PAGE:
30

0.0025

The material property of the reinforcement which is included in the second model was given the density of 77kN/m3. The elastic property of the steel was given 2E05N/mm2 with the Poissons ratio of 0.3. The plastic behaviour of the steel is given as mentioned in table 4:

Table 4 Plastic behaviour of steel values

Yield Stress

Plastic Strain

332

0

352

0.0001

373

0.0003

394

0.001

415

0.002

350

0.003

Fig 4 Meshed model of cylindrical shell

The model was created by modeling outer and innerdimensions of the shell and cutting them. The shell has been meshed using a 3D stress element of C3D4 which is a 4noded tetrahedron element. The approximate size of the global element has been given 50. The meshed model of the structure is shown in figure 4.

For the assembly of the cyindrical shell with reinforcements, two instances were created with first being the shell alone and the second being reinforcement alone. The Embeddded constraint was used to embed the steel into the concreteshell.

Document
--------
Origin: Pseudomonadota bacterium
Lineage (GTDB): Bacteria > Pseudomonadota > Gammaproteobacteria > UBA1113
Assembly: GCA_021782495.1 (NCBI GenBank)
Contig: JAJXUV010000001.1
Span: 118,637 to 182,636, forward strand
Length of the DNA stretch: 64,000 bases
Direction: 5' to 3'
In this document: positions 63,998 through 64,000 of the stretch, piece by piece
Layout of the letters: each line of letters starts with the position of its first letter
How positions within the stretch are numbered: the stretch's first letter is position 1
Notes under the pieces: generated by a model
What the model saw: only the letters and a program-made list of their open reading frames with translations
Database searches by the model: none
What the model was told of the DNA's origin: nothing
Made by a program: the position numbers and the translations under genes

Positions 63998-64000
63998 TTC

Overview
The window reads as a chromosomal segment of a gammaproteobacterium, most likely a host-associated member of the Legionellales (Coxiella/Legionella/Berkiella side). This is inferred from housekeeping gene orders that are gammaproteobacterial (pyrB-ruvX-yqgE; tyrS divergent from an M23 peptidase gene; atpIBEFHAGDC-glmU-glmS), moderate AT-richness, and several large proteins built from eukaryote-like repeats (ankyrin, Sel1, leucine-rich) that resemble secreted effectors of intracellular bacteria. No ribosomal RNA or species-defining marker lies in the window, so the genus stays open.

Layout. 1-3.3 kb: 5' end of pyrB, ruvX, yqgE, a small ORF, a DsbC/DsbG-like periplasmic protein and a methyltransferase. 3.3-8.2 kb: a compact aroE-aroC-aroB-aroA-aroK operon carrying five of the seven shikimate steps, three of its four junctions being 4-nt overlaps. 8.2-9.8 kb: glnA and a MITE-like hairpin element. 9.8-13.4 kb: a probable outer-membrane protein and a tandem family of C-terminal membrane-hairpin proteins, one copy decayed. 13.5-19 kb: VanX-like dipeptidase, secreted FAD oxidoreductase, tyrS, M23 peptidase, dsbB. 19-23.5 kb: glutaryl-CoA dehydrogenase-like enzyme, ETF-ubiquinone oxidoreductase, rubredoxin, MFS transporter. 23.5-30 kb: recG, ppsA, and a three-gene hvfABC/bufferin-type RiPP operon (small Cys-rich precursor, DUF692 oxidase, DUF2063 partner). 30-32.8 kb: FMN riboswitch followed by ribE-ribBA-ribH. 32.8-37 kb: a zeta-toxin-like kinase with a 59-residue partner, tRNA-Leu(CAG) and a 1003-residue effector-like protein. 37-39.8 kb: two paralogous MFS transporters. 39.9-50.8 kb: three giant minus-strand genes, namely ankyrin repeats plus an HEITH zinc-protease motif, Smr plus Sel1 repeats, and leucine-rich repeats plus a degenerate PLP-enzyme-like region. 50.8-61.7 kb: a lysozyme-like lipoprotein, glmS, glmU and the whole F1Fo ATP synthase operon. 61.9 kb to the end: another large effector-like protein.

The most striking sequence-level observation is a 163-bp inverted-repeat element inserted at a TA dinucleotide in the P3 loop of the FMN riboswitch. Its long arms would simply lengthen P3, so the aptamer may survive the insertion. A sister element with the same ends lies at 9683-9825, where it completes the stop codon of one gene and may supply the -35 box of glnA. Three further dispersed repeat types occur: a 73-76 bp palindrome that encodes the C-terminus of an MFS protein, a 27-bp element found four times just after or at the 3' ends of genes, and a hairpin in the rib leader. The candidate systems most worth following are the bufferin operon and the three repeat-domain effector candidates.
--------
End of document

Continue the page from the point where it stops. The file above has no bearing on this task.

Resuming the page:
Loading of the shell was given as uniform pressure along the top surface of the shell as shown in figure 5 and also the load given was calculated earlier for membrane analysis. The load was given as 1.11E-03.

Fig 5 Loading on the shell

The boundary conditions of the shell are takes on the opposite edges of the edge members as seen in figure 6. Along one side the vertical displacement is arrested and on the other side both vertical and horizontal displacements are arrested.

The static riks method of analysis is carried out inorder to overcome the instability occurring in the static general method of analysis.

Fig 6 Boundary conditions on the shell

Results and Discussions: